I can only imagine what it’s like during celebrations, like birthdays or holidays. The amount of food that needs to be prepared, and the amount of tasks around the house increases significantly, I have never tried that level of simultaneous work – preparing more meals, organizing decorations, cleaning, rearranging furniture, shopping etc. Doing this successfully means you have incredible time-management skills and focus, which is why we (me and my friends) end up outsourcing a portion of our chores.

      They Entertain and Advertise – Vloggers

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        A great number of people, myself included, spends incredible amounts of time on YouTube, browsing different channels, and viewing vloggers talking about all kinds of topics. We mostly do it for the purpose of education and entertainment, but make no mistake, vloggers are so much more than teachers and entertainers; they are amazing multi-taskers.

        YouTube is the 3rd largest website on the World Wide Web, yet some people manage to create such channels that are compelling enough to make substantial amounts of profit. This is not done simply by recording something you are good at, and uploading it. It takes so much more efforts, and strategy. After all, the profit comes from YouTube marketing, and to be noticed in such a vast community is actually a lot of hard work. It only appears to be sheer luck, but in reality, there is a whole procedure behind a single video with viral potential. Moreover, one viral video does not count as success. Audience or subscribers, and consistency are true parameters that define a good channel.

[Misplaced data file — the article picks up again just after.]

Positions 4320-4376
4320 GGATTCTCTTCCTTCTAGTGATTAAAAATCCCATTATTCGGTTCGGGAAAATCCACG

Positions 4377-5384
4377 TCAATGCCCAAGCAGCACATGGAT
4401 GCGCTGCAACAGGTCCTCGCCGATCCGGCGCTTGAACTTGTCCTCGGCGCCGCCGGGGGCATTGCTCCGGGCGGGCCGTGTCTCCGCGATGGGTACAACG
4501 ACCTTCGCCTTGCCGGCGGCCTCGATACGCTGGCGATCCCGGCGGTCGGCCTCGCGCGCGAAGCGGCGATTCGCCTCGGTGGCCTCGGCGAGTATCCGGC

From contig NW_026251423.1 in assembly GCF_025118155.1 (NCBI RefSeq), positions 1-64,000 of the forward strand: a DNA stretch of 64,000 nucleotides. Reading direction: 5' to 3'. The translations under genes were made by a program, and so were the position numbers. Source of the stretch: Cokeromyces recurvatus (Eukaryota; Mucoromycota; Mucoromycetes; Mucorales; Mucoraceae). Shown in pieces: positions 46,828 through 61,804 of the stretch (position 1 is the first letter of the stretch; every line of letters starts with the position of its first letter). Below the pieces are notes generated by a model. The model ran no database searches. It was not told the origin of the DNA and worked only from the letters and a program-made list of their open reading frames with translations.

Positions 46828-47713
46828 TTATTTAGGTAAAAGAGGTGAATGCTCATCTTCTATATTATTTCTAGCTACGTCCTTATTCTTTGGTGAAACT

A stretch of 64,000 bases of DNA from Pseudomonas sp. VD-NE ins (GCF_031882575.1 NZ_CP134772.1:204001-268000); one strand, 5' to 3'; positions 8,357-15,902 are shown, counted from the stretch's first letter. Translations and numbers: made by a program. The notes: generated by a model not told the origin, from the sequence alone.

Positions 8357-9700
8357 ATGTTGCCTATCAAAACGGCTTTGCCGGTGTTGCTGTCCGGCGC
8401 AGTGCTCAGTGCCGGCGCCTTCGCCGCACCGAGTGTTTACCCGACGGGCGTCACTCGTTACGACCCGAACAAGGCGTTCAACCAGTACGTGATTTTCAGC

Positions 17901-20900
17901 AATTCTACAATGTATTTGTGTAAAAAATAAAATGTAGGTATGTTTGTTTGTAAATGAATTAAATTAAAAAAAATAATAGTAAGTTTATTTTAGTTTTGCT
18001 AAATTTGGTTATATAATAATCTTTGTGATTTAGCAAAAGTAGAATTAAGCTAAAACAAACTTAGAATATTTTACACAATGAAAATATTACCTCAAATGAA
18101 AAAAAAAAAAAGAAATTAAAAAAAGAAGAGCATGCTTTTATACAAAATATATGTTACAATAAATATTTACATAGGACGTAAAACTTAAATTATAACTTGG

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        You need to find something you are really good at, as your topic, and find a way to make it interesting to an even wider audience. For example, if you have a good sense of humor, use it, make masses laugh, but at the same time try to incorporate more serious topics, and address serious issues to keep people informed. Use a lot of visual aids, and work on your performance. People like Ray William Johnson, John Oliver, Nice Peter, etc – they all have YouTube channels that attract audiences via humor, but at the same time, offer such a wonderful insight on topics like history, current politics and news, discrimination, etc. If you are able to create such a versatile channel, you deserve to get paid, these people only seem like they are goofing off, but they are actually doing more than one job simultaneously.